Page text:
Kami Glass loves someone she’s never met . . . a boy she’s talked to in her head ever since she was born. She wasn’t silent about her imaginary friend during her childhood, and is thus a bit of an outsider in her sleepy English town of Sorry-in-the-Vale. Still, Kami hasn’t suffered too much from not fitting in. She has a best friend, runs the school newspaper, and is only occasionally caught talking to herself. Her life is in order, just the way she likes it, despite the voice in her head.

But all that changes when the Lynburns return.

The Lynburn family has owned the spectacular and sinister manor that overlooks Sorry-in-the-Vale for centuries. The mysterious twin sisters who abandoned their ancestral home a generation ago are back, along with their teenage sons, Jared and Ash, one of whom is eerily familiar to Kami. Kami is not one to shy away from the unknown — in fact, she’s determined to find answers for all the questions Sorry-in-the-Vale is suddenly posing. Who is responsible for the bloody deeds in the depths of the woods? What is her own mother hiding? And now that her imaginary friend has become a real boy, does she still love him? Does she hate him? Can she trust him?

Kami lives in a quiet little town called Sorry-in-the-Vale. She has a pretty unusual life for a teenage girl – she has a quirky family and a best friend who’s beautiful but anti-social. Add the fact that she keeps talking to someone in her mind and it’s not surprising that her classmates find her a bit weird. Here’s a nice little snippet early on that illustrates this:

“Kami had been hearing a voice in her head all her life. When she was eight, people had thought it was cute that she had an imaginary friend. It was very different now that she was seventeen. Kami was accustomed to people thinking she was crazy.”

I liked Kami right from the start – she’s smart, petite, partly Asian, dreams of becoming an investigative reporter and has a unique fashion sense that I envy. I feel like we’d get along if we ever met in person. She’s like a modern-day Nancy Drew or a Mary Stewart heroine. The connection between Kami and Jared just added to my curiosity – I wanted to know what was behind their ability to silently communicate with each other even if they’ve never met in person.

“If I wasn’t going to be a world-famous journalist and if I didn’t have such respect for truth and justice, I could be an amazing master criminal.”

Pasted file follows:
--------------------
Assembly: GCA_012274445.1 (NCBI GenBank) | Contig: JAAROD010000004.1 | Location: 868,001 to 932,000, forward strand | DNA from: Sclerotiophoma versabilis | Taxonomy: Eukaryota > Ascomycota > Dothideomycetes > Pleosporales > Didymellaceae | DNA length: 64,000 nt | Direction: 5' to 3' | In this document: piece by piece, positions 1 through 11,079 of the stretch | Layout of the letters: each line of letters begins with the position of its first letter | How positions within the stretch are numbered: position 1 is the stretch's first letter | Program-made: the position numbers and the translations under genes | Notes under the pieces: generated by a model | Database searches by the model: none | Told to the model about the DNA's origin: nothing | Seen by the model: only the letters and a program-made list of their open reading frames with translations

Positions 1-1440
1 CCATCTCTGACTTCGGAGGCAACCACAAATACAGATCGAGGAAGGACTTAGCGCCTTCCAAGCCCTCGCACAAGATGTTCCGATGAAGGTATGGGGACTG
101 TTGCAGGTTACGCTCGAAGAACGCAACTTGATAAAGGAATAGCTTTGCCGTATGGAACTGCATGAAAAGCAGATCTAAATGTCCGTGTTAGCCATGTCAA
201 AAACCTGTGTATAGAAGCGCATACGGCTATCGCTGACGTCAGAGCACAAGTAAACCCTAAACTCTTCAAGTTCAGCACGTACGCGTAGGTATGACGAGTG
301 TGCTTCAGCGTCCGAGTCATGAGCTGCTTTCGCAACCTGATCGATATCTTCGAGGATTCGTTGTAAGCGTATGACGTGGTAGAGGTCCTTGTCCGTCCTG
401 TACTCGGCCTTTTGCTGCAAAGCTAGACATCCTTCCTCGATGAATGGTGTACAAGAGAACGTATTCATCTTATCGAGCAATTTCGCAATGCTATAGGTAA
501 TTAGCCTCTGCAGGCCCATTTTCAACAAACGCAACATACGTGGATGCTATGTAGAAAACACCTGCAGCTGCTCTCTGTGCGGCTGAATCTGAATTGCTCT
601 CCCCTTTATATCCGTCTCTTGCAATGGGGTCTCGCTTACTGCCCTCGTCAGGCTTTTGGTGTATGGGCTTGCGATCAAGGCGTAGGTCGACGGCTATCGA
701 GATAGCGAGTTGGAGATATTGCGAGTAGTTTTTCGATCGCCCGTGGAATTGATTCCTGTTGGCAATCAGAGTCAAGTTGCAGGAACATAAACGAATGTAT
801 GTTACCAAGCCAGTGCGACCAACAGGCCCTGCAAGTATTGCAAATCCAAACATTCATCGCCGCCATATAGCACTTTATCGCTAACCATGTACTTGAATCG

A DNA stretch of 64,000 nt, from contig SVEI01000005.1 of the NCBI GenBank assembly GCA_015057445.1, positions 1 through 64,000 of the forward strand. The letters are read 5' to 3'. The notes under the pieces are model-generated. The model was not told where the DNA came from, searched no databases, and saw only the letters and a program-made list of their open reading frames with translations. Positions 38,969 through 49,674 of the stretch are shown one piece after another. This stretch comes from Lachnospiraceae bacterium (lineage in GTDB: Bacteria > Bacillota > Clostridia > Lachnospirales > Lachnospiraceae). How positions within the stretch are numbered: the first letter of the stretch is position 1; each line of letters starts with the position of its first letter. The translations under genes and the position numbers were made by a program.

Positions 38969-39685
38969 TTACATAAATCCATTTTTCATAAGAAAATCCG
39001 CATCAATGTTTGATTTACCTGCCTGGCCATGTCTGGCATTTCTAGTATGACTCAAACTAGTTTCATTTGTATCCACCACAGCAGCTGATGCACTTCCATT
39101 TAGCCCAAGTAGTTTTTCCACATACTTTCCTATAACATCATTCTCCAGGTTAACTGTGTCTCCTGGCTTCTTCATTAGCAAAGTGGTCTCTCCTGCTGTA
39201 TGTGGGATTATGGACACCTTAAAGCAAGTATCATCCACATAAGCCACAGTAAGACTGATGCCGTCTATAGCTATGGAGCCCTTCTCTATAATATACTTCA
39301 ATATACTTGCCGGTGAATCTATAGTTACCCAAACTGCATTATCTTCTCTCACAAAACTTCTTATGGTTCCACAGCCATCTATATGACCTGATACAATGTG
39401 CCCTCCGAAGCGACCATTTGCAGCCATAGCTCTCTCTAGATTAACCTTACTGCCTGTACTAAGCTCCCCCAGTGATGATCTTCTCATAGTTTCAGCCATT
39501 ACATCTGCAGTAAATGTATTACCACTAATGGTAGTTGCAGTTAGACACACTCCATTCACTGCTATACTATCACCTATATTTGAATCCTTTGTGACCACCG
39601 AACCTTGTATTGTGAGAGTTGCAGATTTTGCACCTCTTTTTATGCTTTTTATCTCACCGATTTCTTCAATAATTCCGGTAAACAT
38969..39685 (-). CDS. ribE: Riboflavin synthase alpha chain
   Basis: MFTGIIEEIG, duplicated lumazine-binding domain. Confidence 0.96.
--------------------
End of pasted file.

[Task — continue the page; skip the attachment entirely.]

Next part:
Kami, as illustrated by Jasmin Darnell

I thoroughly enjoyed reading about Kami and her interactions with Jared, as well as the rest of the characters in the books. I liked that we get to know the secondary characters really well even though the focus of the story is Kami and Jared’s relationship. There was a lot of banter in the novel, which I expected since it’s written by Sarah Rees Brennan. I’m usually not a fan of love triangles but I didn’t mind that Unspoken sort of had something like that. Just a heads up though, there’s a cliffhanger ending so if you’re the type of reader who doesn’t like that, it might be better if you wait for the sequel. Can’t wait to find out what happens next to both Kami and Jared! Unspoken is a really good read, I liked it even better than the two Demon’s Lexicon novels that I’ve read. Highly recommended so go and grab a copy when it comes out on September 11. As an added bonus, Sarah Rees Brennan released this prequel short story called The Summer Before I Met You.

Other reviews:
Book Harbinger
Random Musings of a Bibliophile
Cuddlebuggery Book Blog


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Retro Friday: The Moonspinners by Mary Stewart

Retro Friday is a weekly meme hosted by Angie over at Angieville and focuses on reviewing books from the past. This can be an old favorite, an under-the-radar book you think deserves more attention, something woefully out of print, etc.

I’ve always wanted to go to Greece. It seems like such a lovely place, rich in culture and I would love to try authentic Greek food. I have no idea when I’ll be able to go though so I have to content myself with reading books with Greek settings. The Moonspinners is set in Crete and is the second Mary Stewart romantic suspense novel that I’ve read. I’m slowly enjoying going through her entire backlist.

Here’s the summary from Goodreads:

Nicola Ferris, on leave from her job as a secretary in Athens, has been looking forward to a quiet week’s holiday in Crete, enjoying the wild flowers and the company of her cousin Frances.

But before she even reaches her destination Nicola stumbles on evidence of a murderous crime involving a young Englishman and a group of people tied together by blood and the bonds of greed. For the first time in her life Nicola meets a man and a situation she cannot deal with…

I love that Mary Stewart’s books have different settings. I may not be able to afford a trip to Crete, but I can afford to read a book about it. The Moonspinners has such an atmospheric setting and it was one of the reasons why I enjoyed reading it. I liked seeing Crete through Nicola’s eyes because even if she’s lived and worked in Athens for a year, she’s still a foreigner. The little town she stayed in is a quaint and quiet little place, on the brink of being discovered by tourists. She described Greeks as warm and welcoming, fascinated by newcomers and eager to please. The descriptions reminded me a bit of the Philippines – beautiful beaches, pleasant weather and people known for their hospitality. It sounds like a tourist’s dream place, right? It would have been if Nicola didn’t land right smack in the middle of a mystery. Being a nice person, she volunteers to help out even if those involved don’t want to endanger her.